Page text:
(In re the Matter of T.J., a minor child). v. <<

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EX PARTE MONTGOMERY COUNTY DEPARTMENT OF HUMAN RESOURCES. (IN RE: the Matter of T.J., a minor child).

2150685.

Decided: July 01, 2016

The Montgomery County Department of Human Resources (“DHR”) petitions this court for a writ of mandamus directing the Montgomery Juvenile Court to enter an order adjudicating T.J. (“the child”) dependent. DHR also asks this court to direct the juvenile court to vacate its order stating that it would not sign an order declaring the child dependent until “any and all reasons supporting a finding of dependency are specifically set out in writing and supported by the evidence.”

The materials that DHR and the juvenile-court judge have submitted in support of and in opposition to DHR's petition indicate that on February 12, 2015, DHR filed a petition alleging that the child was dependent and asking that temporary legal custody of the child be awarded to DHR. A fire had occurred at the child's house; two of the child's siblings were killed and the child suffered severe burns in the fire. After an expedited hearing on February 20, 2015, the juvenile court entered an order stating, among other things, that there was no finding that the child's parents or other family members had been abusive or neglectful toward the child. However, the juvenile court found, there was no family member who could provide the “medically fragile” child with the in-home medical treatment she needed as a result of the injuries she had received in the fire; therefore, the child was placed in DHR's custody. Specifically, the child was placed in a therapeutic foster home.

On September 15, 2015, the child's mother, J.B. (“the mother”), filed a petition seeking to regain custody of the child. On December 23, 2015, the child's maternal grandmother, H.B. (“the maternal grandmother”), filed a dependency petition in which she sought custody of the child. Subsequently, on March 3, 2016, the child's father, Tym.J. (“the father”), filed a petition in which he, too, sought custody of the child. The hearing on the petitions was held over several days from November 2015 until April 15, 2016.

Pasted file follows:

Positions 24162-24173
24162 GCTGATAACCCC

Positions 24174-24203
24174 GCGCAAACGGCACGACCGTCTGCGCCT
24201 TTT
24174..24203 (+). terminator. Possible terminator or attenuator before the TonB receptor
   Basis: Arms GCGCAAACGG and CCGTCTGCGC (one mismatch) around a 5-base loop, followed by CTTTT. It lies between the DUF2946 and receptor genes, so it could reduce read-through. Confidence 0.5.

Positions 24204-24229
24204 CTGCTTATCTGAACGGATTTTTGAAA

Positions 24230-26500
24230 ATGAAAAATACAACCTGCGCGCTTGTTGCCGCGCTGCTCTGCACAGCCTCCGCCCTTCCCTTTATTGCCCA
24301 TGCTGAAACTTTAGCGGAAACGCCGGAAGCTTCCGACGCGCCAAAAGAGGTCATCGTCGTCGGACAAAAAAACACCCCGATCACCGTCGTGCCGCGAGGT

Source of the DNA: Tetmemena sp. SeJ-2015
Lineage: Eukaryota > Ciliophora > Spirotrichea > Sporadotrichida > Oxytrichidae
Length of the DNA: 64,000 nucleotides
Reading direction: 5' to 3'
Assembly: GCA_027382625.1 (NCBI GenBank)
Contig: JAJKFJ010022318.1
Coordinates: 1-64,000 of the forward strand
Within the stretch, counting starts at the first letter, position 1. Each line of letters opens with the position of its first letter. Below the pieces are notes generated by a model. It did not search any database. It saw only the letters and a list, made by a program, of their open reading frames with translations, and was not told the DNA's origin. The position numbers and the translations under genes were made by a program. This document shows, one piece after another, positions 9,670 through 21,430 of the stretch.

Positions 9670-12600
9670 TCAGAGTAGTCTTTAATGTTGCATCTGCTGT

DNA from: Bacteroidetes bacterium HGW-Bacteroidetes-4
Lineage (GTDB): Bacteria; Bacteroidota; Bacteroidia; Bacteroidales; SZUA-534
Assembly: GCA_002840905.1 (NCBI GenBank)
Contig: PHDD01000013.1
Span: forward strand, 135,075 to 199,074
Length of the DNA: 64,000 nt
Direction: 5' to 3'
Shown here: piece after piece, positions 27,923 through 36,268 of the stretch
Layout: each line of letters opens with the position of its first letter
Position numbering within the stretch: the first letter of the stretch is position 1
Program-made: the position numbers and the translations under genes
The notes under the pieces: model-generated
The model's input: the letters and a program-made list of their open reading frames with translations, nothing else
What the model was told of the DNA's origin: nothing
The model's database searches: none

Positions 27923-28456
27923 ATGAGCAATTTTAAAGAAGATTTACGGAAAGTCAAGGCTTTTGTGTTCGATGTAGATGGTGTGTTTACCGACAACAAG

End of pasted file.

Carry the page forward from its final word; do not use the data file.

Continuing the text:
According to affidavits filed by two attorneys for DHR, David Smith and Samantha Naramore, in support of the petition for a writ of mandamus, on April 15, 2016, the juvenile-court judge called the attorneys into the courtroom before the hearing and asked them whether an agreement had been reached in this case. When the attorneys stated that there was no agreement, the juvenile-court judge advised the attorneys that, based on the evidence thus far presented, “she was inclined to find the child dependent.” The parties were directed to try again to reach an agreement. The attorneys' affidavits indicate that, based on the juvenile-court judge's statement regarding her inclination to find the child dependent, the parties reached an agreement with regard to all of the petitions involved in this matter. The parties then notified the juvenile-court judge of the agreement.

On April 15, 2016, the juvenile court rendered an order stating that the parties had announced that “each petitioner will stipulate that [the] child is dependent and asked that dispositional [hearing] be set at a later time to allow further investigation” into the mother's ability to meet the child's medical needs and to investigate the maternal grandmother's home. The April 15, 2016, order directed Smith to prepare a proposed order to be circulated to all counsel.

No additional hearings were held. However, on April 20, 2016, the juvenile court rendered an order stating that the parties had announced that an agreement had been reached but noting that “the specific terms of the agreement were not presented to the court. Court will not sign order declaring child dependent until any and all reasons supporting a finding of dependency are specifically set out in writing and supported by the evidence.”

The case-action summaries for each of the petitions in the juvenile court indicate that the orders of April 15 and April 20, 2016, were not entered in the State Judicial Information System, known as “SJIS,” until May 13, 2016. We note that Rule 58(c), Ala. R. Civ. P., requires that an action of the court be entered in SJIS to be “entered” as an order or judgment. See Rule 58(c) ( “Upon rendition of an order or a judgment ․, the clerk shall forthwith enter such order or judgment in the court record. An order or a judgment shall be deemed ‘entered’ ․ as of the actual date of the input of the order or judgment into [SJIS].”). The case-action summaries also indicate that the two April orders were not sent electronically to the parties until May 13, 2016. By that time, DHR had submitted a proposed order regarding each petition stating that, “[b]ased on the stipulations and the agreement presented by the parties,” the child was dependent and that it was in her best interest that temporary legal custody remain with DHR. The proposed order further stated that DHR had made reasonable efforts to finalize the permanency plan for the child and directed the juvenile-court clerk to set the matter for a dispositional hearing.